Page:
Though financial issues are at the heart of many state legislative races this fall, Republican state Sen. Dan Duffy of Lake Barrington and Democratic challenger Amanda Howland of Lake Zurich both see special-needs funding as a key social issue.
The two 26th District rivals have different personal approaches to how the state can improve the lives of families with special-needs members.
Howland, a former special needs teacher, believes the state has been moving in the right direction through its growing sophistication in the diagnosis of autism and other developmental disabilities among children.
Her experience in special education would be an asset to the legislature's in this area, she added.
Howland said she's seen the philosophy of special education swing like a pendulum from near total exclusion to near total inclusion of special needs children in the mainstream curriculum.
The best approach, she said, seems to be somewhere in between. Though the goal of providing as much inclusion as possible is a good one, she said a teacher with a full classroom of students can't be expected to address all the requirements of a special-needs child.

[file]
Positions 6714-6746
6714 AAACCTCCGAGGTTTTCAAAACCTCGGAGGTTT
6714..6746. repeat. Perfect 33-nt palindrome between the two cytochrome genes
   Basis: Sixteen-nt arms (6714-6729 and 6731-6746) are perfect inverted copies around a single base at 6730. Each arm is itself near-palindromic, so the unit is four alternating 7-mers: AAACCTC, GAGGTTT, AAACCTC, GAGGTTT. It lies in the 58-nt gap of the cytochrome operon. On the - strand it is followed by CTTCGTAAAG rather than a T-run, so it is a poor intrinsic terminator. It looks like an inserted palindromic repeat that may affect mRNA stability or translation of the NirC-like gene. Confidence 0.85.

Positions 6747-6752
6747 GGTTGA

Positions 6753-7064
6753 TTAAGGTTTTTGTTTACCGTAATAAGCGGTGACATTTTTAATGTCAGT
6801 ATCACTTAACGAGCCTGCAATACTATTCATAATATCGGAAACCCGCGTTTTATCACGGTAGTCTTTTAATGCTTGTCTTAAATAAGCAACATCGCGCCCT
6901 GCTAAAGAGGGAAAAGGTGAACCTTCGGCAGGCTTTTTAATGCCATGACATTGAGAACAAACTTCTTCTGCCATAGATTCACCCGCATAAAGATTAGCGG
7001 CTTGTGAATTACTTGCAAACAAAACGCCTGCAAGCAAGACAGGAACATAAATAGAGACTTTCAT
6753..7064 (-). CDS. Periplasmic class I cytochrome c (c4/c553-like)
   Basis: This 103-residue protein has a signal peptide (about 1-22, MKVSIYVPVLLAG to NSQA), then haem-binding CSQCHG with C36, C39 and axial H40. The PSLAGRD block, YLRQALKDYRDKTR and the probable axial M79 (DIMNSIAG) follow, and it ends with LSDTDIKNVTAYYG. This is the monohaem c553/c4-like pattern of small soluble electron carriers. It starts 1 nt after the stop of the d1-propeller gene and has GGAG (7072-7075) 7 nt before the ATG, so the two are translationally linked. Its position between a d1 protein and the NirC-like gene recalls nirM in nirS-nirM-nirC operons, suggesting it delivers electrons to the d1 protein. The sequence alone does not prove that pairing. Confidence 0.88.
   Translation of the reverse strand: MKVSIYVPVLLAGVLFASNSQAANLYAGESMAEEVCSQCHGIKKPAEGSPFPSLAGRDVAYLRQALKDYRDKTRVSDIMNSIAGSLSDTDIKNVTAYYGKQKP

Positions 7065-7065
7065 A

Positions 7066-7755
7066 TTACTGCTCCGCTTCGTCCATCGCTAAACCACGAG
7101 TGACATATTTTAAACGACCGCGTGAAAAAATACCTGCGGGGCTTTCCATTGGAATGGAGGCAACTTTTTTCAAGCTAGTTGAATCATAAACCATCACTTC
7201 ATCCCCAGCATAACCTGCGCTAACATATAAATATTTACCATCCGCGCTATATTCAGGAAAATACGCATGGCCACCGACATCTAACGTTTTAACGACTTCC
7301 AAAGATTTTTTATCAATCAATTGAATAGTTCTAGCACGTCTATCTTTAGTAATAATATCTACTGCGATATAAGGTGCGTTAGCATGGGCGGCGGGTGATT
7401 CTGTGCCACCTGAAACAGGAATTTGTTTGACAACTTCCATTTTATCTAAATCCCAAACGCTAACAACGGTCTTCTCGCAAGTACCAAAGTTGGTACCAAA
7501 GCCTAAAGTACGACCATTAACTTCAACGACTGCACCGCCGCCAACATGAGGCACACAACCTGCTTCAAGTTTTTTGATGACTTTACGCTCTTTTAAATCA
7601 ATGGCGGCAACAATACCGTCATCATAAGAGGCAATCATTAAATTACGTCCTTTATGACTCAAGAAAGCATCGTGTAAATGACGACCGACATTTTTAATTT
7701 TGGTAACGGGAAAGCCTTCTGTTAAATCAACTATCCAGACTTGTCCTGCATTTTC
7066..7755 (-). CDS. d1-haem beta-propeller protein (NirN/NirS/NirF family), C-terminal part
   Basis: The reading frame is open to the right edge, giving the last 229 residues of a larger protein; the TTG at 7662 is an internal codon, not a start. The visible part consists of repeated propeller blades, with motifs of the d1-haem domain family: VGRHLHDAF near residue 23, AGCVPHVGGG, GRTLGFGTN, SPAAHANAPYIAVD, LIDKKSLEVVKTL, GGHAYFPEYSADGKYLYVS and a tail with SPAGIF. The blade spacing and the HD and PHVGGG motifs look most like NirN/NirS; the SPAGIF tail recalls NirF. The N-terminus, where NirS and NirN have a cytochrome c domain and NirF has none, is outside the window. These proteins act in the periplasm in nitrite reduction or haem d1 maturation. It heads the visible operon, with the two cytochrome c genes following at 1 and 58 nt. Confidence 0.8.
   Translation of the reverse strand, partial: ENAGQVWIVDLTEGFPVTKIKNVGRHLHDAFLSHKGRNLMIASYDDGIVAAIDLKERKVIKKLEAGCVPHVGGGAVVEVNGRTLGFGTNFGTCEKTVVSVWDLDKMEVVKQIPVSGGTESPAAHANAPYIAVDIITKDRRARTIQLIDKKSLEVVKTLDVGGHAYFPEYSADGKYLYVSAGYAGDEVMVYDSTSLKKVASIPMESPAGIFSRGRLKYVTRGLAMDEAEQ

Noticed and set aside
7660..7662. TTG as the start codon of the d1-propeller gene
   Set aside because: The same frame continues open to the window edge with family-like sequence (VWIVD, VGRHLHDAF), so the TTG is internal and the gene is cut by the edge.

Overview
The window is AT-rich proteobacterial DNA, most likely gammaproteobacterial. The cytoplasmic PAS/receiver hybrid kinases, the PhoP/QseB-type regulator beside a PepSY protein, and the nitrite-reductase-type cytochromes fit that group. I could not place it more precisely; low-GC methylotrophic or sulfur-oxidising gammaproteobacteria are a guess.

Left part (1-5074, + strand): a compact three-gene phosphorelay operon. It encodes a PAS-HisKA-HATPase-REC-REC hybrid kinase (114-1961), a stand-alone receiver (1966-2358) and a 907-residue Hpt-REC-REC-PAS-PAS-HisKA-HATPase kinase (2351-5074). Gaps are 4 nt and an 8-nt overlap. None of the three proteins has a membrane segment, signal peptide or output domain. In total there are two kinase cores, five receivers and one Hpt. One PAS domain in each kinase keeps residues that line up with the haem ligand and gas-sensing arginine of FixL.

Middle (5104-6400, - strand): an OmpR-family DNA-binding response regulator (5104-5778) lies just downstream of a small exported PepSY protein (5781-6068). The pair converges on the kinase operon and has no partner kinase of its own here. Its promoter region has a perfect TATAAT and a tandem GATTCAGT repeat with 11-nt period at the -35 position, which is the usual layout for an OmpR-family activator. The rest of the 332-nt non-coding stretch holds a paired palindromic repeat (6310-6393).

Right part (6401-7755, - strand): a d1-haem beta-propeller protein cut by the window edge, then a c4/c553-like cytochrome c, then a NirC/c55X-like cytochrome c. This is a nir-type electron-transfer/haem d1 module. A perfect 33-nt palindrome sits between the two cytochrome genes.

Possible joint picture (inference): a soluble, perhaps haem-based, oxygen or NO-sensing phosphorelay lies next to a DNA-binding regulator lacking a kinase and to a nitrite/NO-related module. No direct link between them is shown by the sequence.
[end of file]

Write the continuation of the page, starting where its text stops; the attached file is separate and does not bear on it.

Howland said funding for special-needs programs can't just be put on hold while legislators grapple with the long-term problems of the budget and public pensions. The goal, she said, should be to make everyone a productive, contributing member of society in their own way.
"I'm in favor of protecting those who are the most vulnerable," Howland said. "I want to make sure we protect those people because if we don't, it's going to cost us more."
Duffy said he recognizes that special-needs citizens -- from the youngest children to seniors -- as among those most in need of government assistance.
But as he often tells advocates, it's impossible to separate the funding they get from the "black hole" that is the state's public pension system.
"Until we solve that pension problem, we're going to continue to not have enough money for these special-needs programs," Duffy said.
He said he doesn't blame, but rather feels sympathy for, teachers and other public employees who didn't cause the pension problem. Blame, he said, belongs with government leaders who've mismanaged the system.
Duffy said hard decisions must be made and made soon, which he believes should include raising the retirement age and reducing cost of living adjustments for pensioners.
The goal, he said, is to get Illinois' finances back to a place where legislators can again entertain requests for the funding of social programs.
And while he believes special-needs programs are among the most critical, Duffy said he recognizes there are voices who criticize the spending of public funds for such social programs.
"I'm elected to make the decisions I feel are just and accurate and right," Duffy said.
The 26th District lies toward the southwest corner of Lake County and the southeast corner of McHenry County, and includes the Barrington area and all or parts of Algonquin, Gurnee, Island Lake, Long Grove and Libertyville.